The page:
THOLAC–Lessons Learned Part 2

…And I’m back! This will be short, so let’s dive right in.

In the last blog, I talked about lessons learned from writing the first draft of THOLAC. There’s something else I learned a little late in the writing phase of the book. Well, that’s not exactly true. I learned of this tidbit years ago, but I never incorporated it: word sprints.

When I first heard of word sprints, I didn’t give it much thought. I mean, I was a pantser, after all, and word sprints were a way of life. In fact, every novel was a word sprint. So, I just filed the information away for later. It didn’t help me then, but I continued on. Plus, to be fair, the word sprints weren’t helpful to me, at least not in terms of the story I wanted to tell. See, the exercises were of random stuff, subjects I didn’t care about at all. My thoughts were, “This won’t help me because it’s not going into the book at all, so why bother?”

I read a book recently, 5,000 Words Per Hour: Write Faster, Write Smarter, by Chris Fox. In that book, he talked about word sprints again. And it got me thinking, maybe this guy’s on to something. Did I do his word sprints? No. Did I do word sprints related to my own books? Yes. I did this with the plotting of Book 2 of the THOLAC series. And, you know what? I found it helpful. This is a prime example of not discarding things but merely filing them away for later use.

As I’ve touted countless times before, I’m not really a plotter at all, but I have found a nice happy-medium balance of broad stroke plotting while pantsing. With that said, in a few short sessions, I have book 2 plotted about 60-75%. I say that with such an error of margin because I don’t have all the answers, and I like it that way. I want wiggle room. I have the main characters down, though not all the details, and I’ve really fleshed out what I want to do for a minor character, an internal journey.

So, what did the word sprints do for me? Well, I’ve seen an increase in my writing speed, no doubt about it. Like Chris Fox said, word sprints are about training your mind that when you sit down to write, it’s time to turn on the creative juice. And, he’s right! So, I’ll share my progress. Not every word sprint is faster than the last—mainly due to plotting out a tricky character and unsure of what I wanted to do with him—but overall, there’s an improvement.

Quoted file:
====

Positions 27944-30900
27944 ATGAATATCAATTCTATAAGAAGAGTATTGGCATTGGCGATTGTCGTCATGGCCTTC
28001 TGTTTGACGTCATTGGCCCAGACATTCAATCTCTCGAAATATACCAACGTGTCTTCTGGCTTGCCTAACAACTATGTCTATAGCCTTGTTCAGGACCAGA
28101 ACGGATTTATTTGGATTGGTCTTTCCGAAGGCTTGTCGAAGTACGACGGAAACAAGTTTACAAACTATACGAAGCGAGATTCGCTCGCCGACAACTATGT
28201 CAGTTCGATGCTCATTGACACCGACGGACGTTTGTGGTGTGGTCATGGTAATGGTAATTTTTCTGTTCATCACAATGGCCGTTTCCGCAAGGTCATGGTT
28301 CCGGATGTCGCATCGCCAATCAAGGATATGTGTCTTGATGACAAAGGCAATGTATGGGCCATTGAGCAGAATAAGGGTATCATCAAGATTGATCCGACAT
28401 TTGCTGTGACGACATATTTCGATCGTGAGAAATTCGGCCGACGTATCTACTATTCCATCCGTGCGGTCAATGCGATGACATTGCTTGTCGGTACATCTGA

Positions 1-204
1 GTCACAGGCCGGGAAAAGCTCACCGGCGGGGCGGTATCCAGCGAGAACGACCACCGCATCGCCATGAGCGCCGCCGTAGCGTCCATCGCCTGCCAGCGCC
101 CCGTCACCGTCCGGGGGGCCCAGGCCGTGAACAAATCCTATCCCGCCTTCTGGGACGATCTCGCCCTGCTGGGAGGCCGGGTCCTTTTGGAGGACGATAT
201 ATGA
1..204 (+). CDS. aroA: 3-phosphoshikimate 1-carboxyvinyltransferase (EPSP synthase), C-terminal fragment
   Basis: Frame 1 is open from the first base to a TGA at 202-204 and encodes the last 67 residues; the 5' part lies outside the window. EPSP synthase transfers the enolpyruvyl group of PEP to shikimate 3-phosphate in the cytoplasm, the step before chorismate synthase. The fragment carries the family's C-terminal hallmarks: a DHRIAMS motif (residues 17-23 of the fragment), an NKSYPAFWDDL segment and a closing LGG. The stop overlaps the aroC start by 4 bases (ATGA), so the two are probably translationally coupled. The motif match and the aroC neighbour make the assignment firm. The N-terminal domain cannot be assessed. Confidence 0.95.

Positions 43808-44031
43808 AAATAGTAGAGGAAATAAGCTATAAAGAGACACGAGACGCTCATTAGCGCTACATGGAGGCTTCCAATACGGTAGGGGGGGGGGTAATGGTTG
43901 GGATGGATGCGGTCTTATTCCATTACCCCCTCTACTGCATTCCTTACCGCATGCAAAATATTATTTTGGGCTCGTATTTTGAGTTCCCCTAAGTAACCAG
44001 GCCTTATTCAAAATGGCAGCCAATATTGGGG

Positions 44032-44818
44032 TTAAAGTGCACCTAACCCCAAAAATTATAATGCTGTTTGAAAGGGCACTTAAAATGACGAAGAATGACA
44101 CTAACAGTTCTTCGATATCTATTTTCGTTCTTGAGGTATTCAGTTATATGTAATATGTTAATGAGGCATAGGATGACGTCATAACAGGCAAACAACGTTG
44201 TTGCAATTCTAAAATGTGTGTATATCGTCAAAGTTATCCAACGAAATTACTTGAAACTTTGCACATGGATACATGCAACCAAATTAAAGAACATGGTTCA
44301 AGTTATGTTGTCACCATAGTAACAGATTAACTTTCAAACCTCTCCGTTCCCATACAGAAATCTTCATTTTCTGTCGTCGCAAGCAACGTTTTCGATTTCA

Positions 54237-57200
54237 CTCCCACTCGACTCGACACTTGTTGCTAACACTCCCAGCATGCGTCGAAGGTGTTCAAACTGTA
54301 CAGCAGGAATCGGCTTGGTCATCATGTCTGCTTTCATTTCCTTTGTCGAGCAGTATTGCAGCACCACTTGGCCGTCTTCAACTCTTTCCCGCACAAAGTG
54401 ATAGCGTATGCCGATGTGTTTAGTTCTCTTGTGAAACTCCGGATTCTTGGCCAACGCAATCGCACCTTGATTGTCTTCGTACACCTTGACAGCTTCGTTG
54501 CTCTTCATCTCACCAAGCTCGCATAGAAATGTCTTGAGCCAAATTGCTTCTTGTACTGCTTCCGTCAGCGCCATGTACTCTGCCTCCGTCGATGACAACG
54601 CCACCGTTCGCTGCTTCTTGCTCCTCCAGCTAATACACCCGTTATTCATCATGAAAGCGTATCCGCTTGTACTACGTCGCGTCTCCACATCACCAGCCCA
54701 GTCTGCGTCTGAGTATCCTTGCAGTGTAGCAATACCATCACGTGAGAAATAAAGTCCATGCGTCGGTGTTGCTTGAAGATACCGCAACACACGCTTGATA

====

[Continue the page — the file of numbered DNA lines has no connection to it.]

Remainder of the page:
Overall, I went from an average of 33 words per minute (WPM) or 1,980 words per hour (WPH), to 47.5 WPM/ 2846WPH. Here are my results thus far.

Sprint:              Words              Time                WPM/WPH

1                      500                  15:00                33/1980 

2                      470                  10:30                44.76/2685

3                      344                  7:15                  47.44/2846

4                      368                  9:00                 40.88/2453

How about it? Are you going to give word sprints a try? Make sure you take a short break in between sprints. Don’t stop, don’t check your phone, just sit and write what comes for you. In fact, don’t even correct spelling and grammar, just write. Fix it after. This will train your brain to be okay with getting into the seam, even though there are mistakes present, and just writing.

That’s it for this round, short and sweet. I shall return…

If you enjoyed this content, check out my books, The Bearer of SecretsMark of the ProfaneThe Demon’s FateThe Dark Portal, For Heathens of Heaven, and Flawed to the Core: Building Memorable Characters and Writing on Amazon. All works are available on Kindle Unlimited, eBook, and print. Reviews can be found on Goodreads and Amazon.

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